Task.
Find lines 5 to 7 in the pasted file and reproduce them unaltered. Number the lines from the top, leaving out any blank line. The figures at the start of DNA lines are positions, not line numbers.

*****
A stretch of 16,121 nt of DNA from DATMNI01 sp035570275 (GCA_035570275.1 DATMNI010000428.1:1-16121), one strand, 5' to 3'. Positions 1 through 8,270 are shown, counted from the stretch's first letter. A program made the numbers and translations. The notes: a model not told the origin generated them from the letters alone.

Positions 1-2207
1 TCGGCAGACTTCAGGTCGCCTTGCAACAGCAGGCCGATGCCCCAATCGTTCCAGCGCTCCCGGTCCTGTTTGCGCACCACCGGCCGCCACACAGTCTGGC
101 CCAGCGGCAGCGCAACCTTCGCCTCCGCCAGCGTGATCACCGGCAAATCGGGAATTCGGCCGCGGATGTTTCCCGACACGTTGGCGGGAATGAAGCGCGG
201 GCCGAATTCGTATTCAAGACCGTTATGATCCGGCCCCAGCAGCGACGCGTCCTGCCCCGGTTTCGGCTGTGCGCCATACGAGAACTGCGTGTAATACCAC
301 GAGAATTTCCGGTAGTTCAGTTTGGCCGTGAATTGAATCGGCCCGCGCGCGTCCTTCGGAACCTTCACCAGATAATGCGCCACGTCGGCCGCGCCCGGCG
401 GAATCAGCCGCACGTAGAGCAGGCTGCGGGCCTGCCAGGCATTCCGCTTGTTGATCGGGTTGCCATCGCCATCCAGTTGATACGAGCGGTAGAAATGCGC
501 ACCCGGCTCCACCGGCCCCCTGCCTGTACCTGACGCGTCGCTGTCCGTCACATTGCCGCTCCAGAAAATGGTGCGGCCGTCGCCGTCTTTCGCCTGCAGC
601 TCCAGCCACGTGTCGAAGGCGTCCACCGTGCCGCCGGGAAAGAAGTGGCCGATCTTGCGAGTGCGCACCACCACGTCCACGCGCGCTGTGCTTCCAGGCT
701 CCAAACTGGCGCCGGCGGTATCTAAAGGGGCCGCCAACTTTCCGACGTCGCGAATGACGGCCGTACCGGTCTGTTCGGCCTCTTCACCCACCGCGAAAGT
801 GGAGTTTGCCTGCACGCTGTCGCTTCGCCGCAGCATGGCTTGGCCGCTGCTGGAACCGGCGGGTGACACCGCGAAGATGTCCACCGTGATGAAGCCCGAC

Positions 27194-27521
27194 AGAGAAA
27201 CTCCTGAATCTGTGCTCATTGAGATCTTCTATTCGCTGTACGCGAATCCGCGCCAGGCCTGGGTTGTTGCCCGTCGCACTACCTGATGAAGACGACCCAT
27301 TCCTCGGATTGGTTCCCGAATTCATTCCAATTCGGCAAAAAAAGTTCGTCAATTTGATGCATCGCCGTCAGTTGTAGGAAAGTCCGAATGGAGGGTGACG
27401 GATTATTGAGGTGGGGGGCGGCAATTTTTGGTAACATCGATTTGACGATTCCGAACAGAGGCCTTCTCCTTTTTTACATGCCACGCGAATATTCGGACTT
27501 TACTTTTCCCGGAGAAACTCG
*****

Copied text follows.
201 GCCGAATTCGTATTCAAGACCGTTATGATCCGGCCCCAGCAGCGACGCGTCCTGCCCCGGTTTCGGCTGTGCGCCATACGAGAACTGCGTGTAATACCAC
301 GAGAATTTCCGGTAGTTCAGTTTGGCCGTGAATTGAATCGGCCCGCGCGCGTCCTTCGGAACCTTCACCAGATAATGCGCCACGTCGGCCGCGCCCGGCG
401 GAATCAGCCGCACGTAGAGCAGGCTGCGGGCCTGCCAGGCATTCCGCTTGTTGATCGGGTTGCCATCGCCATCCAGTTGATACGAGCGGTAGAAATGCGC